January 1, 2000
by Keith C. Titley, DDS
The prevalence of caries has significantly decreased in North American born children. For some groups of young children, however, it remains distressingly high. Early childhood caries, more familiarly referred to as baby bottle decay, is a form of rampant decay affecting children aged from I to 3 years. Although early childhood caries has been shown to represent a significant health problem in Canadian First Nations Populations it is by no means confined to them. If the right conditions exist early childhood caries can affect any child regardless of race or socio-economic status. The all night bottle containing milk, juice, or other sugar containing liquids is the known causative factor. Once the bottle becomes a nightly habit for the infant it is a habit which is very hard to break.
Modern parents lead very busy lives. Often out of economic necessity both of them work, their children are in day care, and by the time they all get home in the evening they are tired and need a good night’s sleep to tackle the next work day. As a result the all night bottle becomes a useful sedative which helps to ensure a peaceful night. In our practice we are not seeing a decrease in cases of early childhood caries and it is unfortunate that many of the parents of affected children are well aware that the all-night bottle they have been giving the infant is the causative factor. The treatment of early childhood caries, if it is not recognized in its early stages, is both extensive and extremely costly. Stainless steel and strip crowns plus pulpotomy and pulpectomy procedures are usually the treatments of choice. The children are often very young and uncooperative so that many have to be treated under general anesthesia. In advanced cases extraction of affected teeth may be the only treatment option. In addition the pain and discomfort that accompanies early childhood caries has social and nutritional implications.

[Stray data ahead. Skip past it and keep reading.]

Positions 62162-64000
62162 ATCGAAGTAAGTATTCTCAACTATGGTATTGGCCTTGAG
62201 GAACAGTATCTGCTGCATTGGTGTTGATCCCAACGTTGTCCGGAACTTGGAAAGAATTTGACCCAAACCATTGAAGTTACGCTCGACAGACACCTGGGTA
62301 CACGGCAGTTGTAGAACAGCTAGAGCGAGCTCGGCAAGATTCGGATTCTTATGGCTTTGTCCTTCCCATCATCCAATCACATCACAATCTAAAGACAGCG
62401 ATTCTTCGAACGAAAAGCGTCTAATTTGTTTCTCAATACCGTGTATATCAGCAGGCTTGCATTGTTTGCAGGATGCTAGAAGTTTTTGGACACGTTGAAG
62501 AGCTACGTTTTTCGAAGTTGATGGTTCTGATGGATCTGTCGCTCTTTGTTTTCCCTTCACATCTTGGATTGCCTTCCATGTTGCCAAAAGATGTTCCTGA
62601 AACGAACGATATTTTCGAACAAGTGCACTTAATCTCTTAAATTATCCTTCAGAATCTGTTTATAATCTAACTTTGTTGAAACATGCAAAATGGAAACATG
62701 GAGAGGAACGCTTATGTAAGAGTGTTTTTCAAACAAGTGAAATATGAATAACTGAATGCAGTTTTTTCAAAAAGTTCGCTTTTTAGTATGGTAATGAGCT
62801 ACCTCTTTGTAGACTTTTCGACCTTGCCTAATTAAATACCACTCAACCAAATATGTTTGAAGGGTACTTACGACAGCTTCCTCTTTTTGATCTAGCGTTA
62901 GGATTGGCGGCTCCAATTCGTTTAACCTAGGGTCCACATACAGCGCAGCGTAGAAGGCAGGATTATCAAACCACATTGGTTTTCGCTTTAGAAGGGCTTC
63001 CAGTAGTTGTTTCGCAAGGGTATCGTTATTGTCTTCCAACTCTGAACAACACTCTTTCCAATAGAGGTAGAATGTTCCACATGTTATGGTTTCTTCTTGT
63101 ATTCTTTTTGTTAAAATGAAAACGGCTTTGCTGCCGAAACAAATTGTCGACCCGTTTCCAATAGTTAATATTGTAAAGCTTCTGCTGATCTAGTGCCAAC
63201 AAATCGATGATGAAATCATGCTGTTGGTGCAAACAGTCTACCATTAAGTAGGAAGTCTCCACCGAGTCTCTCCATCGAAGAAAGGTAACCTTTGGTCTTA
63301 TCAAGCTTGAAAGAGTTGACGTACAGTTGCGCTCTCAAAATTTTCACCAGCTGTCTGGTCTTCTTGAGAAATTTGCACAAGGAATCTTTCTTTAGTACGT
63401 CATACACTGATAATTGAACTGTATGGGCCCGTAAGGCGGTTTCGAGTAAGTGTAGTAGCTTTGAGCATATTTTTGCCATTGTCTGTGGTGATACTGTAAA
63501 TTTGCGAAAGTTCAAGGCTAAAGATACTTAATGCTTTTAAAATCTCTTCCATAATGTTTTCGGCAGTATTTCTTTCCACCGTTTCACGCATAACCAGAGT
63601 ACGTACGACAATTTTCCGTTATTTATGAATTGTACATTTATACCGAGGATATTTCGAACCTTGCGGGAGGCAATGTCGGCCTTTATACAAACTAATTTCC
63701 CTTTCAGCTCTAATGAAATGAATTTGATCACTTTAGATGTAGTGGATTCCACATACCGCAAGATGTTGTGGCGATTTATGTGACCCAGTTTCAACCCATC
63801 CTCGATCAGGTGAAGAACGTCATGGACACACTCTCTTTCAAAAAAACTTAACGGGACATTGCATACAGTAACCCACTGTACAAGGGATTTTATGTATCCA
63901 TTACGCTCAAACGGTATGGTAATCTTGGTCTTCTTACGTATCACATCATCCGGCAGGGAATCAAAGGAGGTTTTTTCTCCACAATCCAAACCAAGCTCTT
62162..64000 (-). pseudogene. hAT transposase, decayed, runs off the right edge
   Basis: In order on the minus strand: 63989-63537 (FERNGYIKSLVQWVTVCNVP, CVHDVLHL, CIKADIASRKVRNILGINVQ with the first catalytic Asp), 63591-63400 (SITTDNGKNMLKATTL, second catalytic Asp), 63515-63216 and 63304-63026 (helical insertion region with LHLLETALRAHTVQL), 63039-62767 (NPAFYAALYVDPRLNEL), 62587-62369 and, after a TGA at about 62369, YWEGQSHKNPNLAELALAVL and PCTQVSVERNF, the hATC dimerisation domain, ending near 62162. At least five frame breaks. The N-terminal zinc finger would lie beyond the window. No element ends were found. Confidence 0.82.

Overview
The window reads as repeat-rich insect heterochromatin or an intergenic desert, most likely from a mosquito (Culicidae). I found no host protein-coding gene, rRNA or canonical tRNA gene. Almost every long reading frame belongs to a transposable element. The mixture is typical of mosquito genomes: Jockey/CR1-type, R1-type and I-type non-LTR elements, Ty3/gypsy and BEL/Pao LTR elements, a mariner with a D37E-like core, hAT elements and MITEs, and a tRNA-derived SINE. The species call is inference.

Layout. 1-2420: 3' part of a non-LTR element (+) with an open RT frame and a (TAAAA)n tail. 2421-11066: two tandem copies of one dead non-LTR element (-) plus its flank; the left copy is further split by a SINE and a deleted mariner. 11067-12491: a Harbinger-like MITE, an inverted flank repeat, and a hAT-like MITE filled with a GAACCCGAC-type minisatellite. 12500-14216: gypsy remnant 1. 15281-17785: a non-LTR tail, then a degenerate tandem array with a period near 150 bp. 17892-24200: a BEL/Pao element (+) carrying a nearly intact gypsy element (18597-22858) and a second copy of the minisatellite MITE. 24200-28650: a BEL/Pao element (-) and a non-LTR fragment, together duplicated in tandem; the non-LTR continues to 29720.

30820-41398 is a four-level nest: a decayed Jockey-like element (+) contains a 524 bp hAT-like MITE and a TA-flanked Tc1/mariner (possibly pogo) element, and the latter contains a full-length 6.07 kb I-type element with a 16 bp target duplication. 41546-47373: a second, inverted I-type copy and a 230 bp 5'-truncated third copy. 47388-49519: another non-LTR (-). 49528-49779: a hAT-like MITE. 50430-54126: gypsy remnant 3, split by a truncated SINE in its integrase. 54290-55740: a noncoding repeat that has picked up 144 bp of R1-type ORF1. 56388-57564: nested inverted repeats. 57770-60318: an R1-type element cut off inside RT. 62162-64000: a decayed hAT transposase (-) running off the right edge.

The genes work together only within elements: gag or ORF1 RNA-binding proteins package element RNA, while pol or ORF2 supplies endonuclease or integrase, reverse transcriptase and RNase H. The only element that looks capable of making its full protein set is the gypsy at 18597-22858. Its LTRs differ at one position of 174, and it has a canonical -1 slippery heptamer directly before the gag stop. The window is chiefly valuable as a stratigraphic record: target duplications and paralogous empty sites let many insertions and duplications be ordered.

The tragedy in all of this is that early childhood caries is entirely preventable and it is incumbent upon all health care professionals to contribute to its prevention. In addition to dental professionals these also include family physicians, paediatricians, obstetricians, pre- and post-natal personnel, and public health nurses, because they all have a significant role to play. It is no longer acceptable for parents to be advised that the age of 3 is the right age for infants to first see the dentist. Just as family physicians and paediatricians perform well baby check-ups so should dentists encourage parents to bring their infants for ‘well tooth’ check-ups.
As soon as the first teeth start to erupt parents should be encouraged to take the infants for their first dental visit. At this visit it is quite possible to perform a comprehensive dental examination but, more importantly, the parent can be questioned on their infants feeding habits and advice can be given should modifications be required. During these visits early signs of early childhood caries such as decalcification at the necks and lingual surfaces of the maxillary incisor teeth can also be detected and appropriate preventive measures instituted. Simple oral hygiene measures that can be performed at home and improved nutritional habits can have a significant effect on the advancement of the carious process. Brochures and informational handouts should also be provided for parents and care givers. Children considered to be at risk for early childhood caries should be seen on a regular recall basis for early intervention if the disease process progresses and for reinforcement of preventive measures.
The cause of early childhood caries is known. It is an entirely preventable disease and the early involvement of dentists in the dental care of infants cannot be over emphasized. As a profession we are continually improving and changing the way we practice and infant dental care must be a part of this.
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